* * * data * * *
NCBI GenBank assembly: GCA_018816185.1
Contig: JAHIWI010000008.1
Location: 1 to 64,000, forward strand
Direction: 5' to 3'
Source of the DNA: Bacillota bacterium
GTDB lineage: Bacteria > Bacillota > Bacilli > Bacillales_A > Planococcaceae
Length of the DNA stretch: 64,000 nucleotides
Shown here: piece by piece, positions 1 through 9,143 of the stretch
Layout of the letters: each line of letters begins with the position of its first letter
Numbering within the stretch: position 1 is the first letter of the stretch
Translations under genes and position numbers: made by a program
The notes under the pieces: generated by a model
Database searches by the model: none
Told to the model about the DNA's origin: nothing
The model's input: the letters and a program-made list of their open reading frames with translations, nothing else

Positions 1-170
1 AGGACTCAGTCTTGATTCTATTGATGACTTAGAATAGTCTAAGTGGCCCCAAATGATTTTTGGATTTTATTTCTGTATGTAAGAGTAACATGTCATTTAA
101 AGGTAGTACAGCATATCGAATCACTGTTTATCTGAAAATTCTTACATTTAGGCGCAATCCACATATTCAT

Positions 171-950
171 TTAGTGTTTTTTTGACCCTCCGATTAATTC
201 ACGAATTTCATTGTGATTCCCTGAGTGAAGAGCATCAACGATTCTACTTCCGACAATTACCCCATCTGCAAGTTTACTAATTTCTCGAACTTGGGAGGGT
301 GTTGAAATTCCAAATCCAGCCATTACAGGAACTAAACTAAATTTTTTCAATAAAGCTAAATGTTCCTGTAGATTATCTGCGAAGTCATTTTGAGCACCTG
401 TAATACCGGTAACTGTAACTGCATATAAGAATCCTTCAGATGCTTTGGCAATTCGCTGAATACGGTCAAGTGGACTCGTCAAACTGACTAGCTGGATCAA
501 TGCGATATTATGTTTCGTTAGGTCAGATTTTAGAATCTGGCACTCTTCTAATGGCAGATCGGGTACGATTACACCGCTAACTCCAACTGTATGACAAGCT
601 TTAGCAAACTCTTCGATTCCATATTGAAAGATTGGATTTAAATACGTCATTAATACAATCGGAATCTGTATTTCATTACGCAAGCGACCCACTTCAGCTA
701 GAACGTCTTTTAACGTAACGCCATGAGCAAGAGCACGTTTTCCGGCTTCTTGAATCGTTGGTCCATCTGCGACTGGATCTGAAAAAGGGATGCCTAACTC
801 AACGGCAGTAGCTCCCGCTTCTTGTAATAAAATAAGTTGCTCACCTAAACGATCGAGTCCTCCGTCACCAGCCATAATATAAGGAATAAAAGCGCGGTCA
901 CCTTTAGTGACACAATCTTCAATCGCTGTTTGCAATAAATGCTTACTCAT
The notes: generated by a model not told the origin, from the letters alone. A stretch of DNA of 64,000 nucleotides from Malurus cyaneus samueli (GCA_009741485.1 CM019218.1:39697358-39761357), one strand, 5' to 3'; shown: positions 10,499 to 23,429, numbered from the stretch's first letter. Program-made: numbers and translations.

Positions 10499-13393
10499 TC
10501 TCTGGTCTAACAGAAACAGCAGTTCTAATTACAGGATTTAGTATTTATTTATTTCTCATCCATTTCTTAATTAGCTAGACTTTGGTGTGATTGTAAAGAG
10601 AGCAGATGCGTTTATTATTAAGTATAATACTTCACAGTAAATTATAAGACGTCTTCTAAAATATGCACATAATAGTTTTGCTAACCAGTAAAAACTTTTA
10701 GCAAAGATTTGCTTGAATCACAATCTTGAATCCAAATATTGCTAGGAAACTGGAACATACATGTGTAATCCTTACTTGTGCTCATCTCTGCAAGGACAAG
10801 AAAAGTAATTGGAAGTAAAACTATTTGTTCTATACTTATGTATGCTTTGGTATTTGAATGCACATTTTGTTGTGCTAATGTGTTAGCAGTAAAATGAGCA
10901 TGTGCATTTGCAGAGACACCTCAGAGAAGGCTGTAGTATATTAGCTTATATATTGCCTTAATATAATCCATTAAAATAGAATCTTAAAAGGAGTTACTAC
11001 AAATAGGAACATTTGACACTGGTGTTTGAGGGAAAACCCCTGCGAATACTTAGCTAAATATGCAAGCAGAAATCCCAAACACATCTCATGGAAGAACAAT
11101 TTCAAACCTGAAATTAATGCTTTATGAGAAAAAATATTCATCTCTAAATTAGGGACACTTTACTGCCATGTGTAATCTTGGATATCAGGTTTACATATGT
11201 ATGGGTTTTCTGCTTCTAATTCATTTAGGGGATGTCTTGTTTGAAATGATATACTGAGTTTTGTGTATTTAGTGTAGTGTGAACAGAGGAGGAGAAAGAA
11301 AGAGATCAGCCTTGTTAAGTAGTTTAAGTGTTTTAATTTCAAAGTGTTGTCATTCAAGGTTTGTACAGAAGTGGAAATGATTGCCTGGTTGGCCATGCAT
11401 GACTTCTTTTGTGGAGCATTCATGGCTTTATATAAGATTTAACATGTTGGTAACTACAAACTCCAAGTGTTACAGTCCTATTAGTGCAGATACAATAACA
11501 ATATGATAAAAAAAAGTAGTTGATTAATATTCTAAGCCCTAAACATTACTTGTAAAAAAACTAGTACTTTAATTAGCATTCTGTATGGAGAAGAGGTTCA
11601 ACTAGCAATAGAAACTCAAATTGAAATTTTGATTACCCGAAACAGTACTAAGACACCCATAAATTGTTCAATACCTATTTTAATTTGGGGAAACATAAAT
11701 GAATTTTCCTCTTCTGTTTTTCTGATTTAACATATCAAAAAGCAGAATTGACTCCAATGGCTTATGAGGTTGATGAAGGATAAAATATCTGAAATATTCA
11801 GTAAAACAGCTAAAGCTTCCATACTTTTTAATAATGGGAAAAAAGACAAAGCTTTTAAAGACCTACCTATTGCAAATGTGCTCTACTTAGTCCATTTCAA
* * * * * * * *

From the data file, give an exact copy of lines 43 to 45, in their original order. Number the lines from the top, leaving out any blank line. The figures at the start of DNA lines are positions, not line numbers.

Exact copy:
11601 ACTAGCAATAGAAACTCAAATTGAAATTTTGATTACCCGAAACAGTACTAAGACACCCATAAATTGTTCAATACCTATTTTAATTTGGGGAAACATAAAT
11701 GAATTTTCCTCTTCTGTTTTTCTGATTTAACATATCAAAAAGCAGAATTGACTCCAATGGCTTATGAGGTTGATGAAGGATAAAATATCTGAAATATTCA
11801 GTAAAACAGCTAAAGCTTCCATACTTTTTAATAATGGGAAAAAAGACAAAGCTTTTAAAGACCTACCTATTGCAAATGTGCTCTACTTAGTCCATTTCAA